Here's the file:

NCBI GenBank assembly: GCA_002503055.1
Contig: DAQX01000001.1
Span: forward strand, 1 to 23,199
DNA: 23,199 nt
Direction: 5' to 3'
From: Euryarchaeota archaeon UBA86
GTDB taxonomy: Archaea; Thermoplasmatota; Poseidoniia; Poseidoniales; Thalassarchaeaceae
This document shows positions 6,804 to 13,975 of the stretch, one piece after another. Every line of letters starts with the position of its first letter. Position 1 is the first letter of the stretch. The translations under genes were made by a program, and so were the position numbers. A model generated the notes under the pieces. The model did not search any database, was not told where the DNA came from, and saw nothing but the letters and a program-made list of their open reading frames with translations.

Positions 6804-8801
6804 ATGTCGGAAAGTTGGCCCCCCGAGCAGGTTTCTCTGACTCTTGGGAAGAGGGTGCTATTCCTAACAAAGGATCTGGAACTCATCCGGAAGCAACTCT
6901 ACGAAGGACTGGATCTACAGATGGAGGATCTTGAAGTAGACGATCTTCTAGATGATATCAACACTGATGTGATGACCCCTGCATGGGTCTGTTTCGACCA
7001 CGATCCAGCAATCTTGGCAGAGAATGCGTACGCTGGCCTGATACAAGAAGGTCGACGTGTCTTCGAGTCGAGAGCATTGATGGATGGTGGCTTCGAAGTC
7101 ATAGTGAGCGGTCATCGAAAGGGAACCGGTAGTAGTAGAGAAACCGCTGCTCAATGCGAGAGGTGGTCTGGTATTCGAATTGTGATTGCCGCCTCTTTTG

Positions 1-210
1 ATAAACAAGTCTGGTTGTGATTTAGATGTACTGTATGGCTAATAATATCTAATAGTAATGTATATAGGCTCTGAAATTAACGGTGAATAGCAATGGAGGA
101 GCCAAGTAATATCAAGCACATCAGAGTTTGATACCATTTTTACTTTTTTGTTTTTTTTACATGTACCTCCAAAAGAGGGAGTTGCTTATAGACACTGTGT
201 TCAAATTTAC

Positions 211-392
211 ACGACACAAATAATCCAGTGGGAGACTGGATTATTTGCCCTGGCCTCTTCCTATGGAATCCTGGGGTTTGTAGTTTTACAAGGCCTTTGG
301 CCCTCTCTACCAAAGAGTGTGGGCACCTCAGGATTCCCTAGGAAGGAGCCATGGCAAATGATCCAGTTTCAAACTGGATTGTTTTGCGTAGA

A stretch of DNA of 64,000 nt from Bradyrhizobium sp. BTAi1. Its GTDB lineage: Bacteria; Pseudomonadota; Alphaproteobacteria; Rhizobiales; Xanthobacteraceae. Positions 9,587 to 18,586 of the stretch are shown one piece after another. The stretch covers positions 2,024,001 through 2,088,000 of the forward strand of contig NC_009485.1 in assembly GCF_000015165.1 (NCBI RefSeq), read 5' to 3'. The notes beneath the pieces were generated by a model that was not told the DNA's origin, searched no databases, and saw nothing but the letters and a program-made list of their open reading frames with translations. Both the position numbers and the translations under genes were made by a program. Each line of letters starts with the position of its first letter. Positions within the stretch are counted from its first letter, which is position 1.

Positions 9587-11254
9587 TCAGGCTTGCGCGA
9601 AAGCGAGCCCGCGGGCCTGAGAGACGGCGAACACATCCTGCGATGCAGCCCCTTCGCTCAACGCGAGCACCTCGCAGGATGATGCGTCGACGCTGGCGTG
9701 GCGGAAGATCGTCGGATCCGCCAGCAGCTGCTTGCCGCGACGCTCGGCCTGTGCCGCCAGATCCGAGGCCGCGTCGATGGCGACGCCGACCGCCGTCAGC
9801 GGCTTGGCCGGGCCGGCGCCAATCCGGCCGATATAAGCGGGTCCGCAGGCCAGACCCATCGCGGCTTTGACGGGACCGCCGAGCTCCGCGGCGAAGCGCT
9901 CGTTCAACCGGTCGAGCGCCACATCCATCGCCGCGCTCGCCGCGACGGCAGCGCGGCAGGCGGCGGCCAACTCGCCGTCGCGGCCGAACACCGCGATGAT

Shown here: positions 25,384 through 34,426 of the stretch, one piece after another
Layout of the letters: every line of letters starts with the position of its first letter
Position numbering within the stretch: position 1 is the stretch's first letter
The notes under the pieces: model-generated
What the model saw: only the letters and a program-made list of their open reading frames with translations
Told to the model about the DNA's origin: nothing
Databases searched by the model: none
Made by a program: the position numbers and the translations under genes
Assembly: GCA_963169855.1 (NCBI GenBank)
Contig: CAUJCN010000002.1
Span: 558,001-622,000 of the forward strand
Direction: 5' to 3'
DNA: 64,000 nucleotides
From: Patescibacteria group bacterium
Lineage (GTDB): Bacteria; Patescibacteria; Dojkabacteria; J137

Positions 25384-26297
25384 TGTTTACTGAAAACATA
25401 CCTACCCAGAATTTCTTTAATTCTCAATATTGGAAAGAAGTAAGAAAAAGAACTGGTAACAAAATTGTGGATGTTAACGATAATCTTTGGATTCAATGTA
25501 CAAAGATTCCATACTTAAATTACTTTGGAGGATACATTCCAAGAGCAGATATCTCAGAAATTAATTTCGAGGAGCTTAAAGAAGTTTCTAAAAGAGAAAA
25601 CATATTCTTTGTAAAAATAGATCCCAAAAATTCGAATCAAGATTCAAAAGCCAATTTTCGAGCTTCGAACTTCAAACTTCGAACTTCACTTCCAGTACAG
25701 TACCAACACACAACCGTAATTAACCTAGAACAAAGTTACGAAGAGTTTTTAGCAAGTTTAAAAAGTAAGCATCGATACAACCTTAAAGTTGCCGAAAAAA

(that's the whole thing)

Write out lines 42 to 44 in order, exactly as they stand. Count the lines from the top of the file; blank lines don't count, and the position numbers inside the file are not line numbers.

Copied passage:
Lineage (GTDB): Bacteria; Patescibacteria; Dojkabacteria; J137

Positions 25384-26297
25384 TGTTTACTGAAAACATA